KENMORE, Wash. — Many parents may not know about the website Ask.fm, but it’s taking off among young kids.
Kenmore Junior High Principal Kim Armstrong says it’s a hot spot for kids to write mean comments about one another. She said she’s already had four cases of bullying linked to the site.
It’s getting easier for kids to harass and bully each other on sites like Ask.fm.
“Everyone has it, so it’s kind of a fashionable thing,” ninth-grader Jasmine Safford said.
Anyone can ask or answer a question on this site, stay anonymous and there is virtually no privacy settings.
“Everyone sees everything. You put it out there and you just get what you get,” Armstrong said.
“I’ve been bullied many times on this website and it hurts,” Safford said.
Painful comments online are both public and permanent — and some say it’s leading to suicides from bullying.
There has been nine suicides that’s been directly related to Ask.fm, Armstrong said.
In a rare move, Florida officials filed felony charges against two girls for tormenting a 12-year-old girl and encouraging her to kill herself. One of the girls who was arrested admitted to bullying the victim, even posting online that she didn’t care that the girl had committed suicide.
“Who is the next person? We decided that, look, we can’t leave her out there. Who else is she gonna torment? Who else is she going to harass? Who’s the next person?” Polk County Sheriff Grady Judd said of his decision to arrest the young girl.
The Florida incident may be the worst-case scenario, but local students say the danger is always looming. And Ask.fm is just one of many sites popping up every day.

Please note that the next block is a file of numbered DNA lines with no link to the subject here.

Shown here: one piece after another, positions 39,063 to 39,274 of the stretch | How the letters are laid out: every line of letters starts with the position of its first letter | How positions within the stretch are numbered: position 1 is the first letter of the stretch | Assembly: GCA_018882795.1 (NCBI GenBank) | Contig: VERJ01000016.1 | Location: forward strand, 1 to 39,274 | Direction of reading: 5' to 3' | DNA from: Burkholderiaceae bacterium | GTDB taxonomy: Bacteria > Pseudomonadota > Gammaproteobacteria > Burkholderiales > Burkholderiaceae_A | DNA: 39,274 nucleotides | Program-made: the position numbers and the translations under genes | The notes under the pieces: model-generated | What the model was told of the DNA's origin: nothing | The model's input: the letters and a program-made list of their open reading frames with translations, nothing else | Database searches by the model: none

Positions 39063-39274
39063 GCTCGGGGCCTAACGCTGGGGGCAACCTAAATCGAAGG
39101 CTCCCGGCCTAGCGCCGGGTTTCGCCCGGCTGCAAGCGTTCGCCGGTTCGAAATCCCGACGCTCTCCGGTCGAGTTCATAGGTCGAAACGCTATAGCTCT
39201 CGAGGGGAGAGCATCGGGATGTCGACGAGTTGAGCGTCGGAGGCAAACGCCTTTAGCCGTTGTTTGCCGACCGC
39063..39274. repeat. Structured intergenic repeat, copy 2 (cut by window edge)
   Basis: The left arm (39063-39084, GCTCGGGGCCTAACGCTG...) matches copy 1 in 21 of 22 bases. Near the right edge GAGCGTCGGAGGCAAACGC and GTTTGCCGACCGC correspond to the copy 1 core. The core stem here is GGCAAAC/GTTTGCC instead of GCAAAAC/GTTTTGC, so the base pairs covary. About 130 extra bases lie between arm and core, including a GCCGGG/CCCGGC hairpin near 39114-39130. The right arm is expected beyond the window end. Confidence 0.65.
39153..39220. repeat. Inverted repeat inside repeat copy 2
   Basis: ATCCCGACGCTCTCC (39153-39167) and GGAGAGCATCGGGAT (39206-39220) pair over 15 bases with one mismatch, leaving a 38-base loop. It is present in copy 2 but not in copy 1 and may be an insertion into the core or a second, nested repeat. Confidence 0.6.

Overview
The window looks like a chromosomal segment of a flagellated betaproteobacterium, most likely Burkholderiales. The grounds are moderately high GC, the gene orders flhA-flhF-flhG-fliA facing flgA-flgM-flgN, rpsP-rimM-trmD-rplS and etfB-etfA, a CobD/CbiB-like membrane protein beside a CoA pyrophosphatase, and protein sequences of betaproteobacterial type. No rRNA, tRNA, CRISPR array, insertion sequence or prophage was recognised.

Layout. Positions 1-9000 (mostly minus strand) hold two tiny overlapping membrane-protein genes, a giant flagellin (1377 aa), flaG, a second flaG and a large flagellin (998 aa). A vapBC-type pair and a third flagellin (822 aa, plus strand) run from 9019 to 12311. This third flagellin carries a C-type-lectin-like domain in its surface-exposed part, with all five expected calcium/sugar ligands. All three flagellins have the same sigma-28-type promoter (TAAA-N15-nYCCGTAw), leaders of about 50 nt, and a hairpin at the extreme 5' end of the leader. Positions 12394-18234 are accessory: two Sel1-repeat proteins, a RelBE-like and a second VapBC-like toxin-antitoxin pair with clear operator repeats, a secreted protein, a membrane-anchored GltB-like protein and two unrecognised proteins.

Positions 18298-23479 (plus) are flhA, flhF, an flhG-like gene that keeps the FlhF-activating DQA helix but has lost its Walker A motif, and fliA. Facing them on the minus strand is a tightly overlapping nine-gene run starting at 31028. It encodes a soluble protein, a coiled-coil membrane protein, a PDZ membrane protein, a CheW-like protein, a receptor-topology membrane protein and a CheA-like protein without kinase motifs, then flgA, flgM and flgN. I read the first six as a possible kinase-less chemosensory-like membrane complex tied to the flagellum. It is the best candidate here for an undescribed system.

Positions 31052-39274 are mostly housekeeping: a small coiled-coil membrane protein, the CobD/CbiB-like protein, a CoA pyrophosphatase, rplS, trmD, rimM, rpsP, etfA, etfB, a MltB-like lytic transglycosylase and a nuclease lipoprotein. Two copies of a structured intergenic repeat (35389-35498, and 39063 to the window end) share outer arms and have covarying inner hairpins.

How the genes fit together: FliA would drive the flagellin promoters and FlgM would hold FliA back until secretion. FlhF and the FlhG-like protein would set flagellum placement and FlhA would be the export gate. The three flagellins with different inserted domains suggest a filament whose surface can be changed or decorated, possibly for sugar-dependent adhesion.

“It’s important that parents know that there are things that kids are doing that they don’t know about that is hurting their feelings and their reputations even,” ninth-grader Marisa Dawson said.
Armstrong has suspended students over bullying linked to the site and parents have already received an e-mail about the problem.
“It can stress you out to the point where you don’t want to do your school work,” Safford said.
Safford canceled her account on Ask.fm for good and Armstrong hopes other students will do the same.
According to bullying statistics.org, about half of all young people are cyber-bullied and girls are more likely to be involved than boys.
Experts say it’s important that you monitor your kid’s online activity both on the the computer and cell phone. Also, set clear guidelines on what they can and cannot sign up for.
Below is the a portion of a statement releasd by Ask.fm.
We recently announced a series of changes to Ask.fm to ensure that our abuse and inappropriate content reporting systems are among the most effective in the industry.
We are pleased to say that many of these changes are already in place and we are working hard to ensure the rest are implemented as soon as possible.
The preeminent online child safety expert, Annie Mullins OBE, is reviewing all of our policies and advising us on the best way to keep our online community safe.
Sadly, bullying can take place anywhere, so it is important that we, parents and users work together to fight it. As such, our reporting facilities have been improved and are now more prominent.
Anyone can report inappropriate content, no matter where on the site they see it. We now have an ‘in-question’ reporting function, which enables our users to highlight any question they find inappropriate with just one click.
If a user sees something that isn’t right before we do, we would ask that they help us stand up to bullies by reporting it. Any complaints made about this kind of abuse are prioritised automatically and our team of moderators are committed to dealing with them as soon as possible.
Ask.fm is committed to doing everything it can to protect its users and stamp out bullying or any other kind of abuse.